“Style Gets Personal” says a headline on the cover of one of my favourite design magazines, “Canadian House and Home”. I smile because in my opinion style has always been personal. But as I thumb through the pages I realize that’s not entirely true. Sometimes we deliberately imitate someone else’s style because we like it. Perhaps we think it will suit us or our use of it will impress others. Maybe we adopt a style because we haven’t figured out our own.
In one of the articles Karen Von Hahn says, “Over the years I’ve opined on all things stylish for design panels, on television and radio, and now I even blog about it. But my own style, particularly that of my own home, is really my life’s work. It’s a crucial distinction, because that’s the thing about style: it’s a creative reflection of all the places you’ve been, the encounters you’ve had and the influences you’ve gathered along the way. It’s also your personal imprint, your particular point of view, which, at least in my case, is always evolving.”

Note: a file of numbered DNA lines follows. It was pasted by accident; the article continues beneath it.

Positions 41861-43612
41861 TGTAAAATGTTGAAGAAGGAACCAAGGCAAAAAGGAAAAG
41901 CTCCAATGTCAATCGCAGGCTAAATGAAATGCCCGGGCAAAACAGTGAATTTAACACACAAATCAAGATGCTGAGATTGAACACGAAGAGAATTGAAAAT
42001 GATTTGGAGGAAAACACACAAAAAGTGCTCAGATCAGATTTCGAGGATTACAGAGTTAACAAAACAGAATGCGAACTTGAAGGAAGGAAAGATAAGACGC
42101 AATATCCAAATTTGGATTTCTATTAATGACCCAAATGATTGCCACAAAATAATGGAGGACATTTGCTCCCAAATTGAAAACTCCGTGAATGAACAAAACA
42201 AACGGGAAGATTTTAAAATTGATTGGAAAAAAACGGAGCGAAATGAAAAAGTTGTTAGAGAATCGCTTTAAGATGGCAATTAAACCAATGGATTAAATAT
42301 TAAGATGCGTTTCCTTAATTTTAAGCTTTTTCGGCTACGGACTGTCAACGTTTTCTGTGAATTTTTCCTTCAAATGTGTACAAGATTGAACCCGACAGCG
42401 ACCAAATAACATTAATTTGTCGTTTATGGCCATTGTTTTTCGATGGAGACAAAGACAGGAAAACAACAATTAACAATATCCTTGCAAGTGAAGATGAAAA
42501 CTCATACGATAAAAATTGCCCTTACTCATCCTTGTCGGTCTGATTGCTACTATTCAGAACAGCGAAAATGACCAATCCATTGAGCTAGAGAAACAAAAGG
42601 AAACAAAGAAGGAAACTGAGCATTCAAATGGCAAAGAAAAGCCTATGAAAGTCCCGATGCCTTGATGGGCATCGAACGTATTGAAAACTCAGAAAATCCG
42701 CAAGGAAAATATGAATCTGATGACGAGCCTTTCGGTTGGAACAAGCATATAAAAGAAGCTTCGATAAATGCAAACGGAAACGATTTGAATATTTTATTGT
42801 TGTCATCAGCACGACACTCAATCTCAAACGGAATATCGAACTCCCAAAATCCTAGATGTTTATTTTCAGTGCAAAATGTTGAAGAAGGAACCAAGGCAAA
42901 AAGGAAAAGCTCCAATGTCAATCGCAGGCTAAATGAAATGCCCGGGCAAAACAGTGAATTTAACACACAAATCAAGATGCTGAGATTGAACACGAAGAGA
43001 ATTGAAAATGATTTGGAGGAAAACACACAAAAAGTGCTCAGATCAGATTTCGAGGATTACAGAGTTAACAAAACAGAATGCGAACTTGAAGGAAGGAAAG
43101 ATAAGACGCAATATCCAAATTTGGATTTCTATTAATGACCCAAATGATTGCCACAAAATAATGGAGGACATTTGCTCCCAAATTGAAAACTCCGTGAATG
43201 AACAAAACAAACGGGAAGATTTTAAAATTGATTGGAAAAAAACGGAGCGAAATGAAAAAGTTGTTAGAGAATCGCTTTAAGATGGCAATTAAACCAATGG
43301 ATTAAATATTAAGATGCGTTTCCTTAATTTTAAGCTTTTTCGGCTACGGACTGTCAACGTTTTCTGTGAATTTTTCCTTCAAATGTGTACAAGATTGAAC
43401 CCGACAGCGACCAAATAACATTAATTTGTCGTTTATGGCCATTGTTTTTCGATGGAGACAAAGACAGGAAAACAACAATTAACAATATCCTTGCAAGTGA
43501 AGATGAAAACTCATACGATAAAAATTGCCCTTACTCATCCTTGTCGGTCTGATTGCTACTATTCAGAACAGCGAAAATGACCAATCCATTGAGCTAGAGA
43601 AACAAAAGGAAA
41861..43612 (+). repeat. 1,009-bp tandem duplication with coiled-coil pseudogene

Isn’t this also true when it comes to our writing style? Our “personal imprint” and “particular point of view” evolve as life changes us. At the beginning we have trouble identifying our style, our voice. We start where we are, with what we have, fretting because we don’t have what it takes to create a distinctive effect.
I wonder if maybe it is through experience and discovery that we begin to recognize a unique style already exists, albeit one that will change as we mature.
If we hone our writing skills and combine them with simply being ourselves on the page, will our personal style emerge all on its own?